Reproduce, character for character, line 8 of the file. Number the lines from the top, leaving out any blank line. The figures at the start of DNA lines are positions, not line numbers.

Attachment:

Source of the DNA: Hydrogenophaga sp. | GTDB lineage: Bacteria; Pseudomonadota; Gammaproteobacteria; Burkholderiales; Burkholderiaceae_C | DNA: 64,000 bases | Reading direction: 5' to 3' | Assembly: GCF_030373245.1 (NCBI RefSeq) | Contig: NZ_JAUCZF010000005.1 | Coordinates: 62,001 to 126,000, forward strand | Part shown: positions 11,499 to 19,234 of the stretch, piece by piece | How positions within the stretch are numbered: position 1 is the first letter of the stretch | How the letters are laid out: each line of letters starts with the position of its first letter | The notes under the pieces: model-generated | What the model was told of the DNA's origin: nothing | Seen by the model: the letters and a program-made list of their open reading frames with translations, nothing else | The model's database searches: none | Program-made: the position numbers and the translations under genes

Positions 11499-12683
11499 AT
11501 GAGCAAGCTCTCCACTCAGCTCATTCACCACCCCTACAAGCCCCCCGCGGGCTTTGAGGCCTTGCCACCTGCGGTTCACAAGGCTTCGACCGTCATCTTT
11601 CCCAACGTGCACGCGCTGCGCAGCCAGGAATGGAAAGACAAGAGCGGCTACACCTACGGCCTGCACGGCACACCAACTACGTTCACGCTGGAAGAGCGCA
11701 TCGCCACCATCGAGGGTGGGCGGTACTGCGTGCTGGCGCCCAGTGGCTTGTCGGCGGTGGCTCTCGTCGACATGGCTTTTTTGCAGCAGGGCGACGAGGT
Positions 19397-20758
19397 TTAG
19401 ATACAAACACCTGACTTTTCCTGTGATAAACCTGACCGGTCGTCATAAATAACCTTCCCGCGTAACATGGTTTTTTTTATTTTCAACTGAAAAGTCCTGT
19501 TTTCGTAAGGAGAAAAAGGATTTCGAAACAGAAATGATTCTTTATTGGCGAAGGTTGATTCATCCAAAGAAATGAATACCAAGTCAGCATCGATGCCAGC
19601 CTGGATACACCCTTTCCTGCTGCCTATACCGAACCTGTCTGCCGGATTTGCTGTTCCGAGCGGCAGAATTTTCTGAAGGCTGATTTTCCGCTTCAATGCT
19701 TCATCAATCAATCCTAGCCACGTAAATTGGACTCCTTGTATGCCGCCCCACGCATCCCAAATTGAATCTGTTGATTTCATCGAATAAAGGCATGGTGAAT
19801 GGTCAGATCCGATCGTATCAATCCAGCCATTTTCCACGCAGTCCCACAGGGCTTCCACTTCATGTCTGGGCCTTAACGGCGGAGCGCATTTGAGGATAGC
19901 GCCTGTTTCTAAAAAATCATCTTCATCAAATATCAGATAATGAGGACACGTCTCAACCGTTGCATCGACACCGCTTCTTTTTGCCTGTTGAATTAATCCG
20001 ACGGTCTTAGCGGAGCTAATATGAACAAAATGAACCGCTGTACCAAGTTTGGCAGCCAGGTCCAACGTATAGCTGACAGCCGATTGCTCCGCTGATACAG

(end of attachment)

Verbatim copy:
19397 TTAG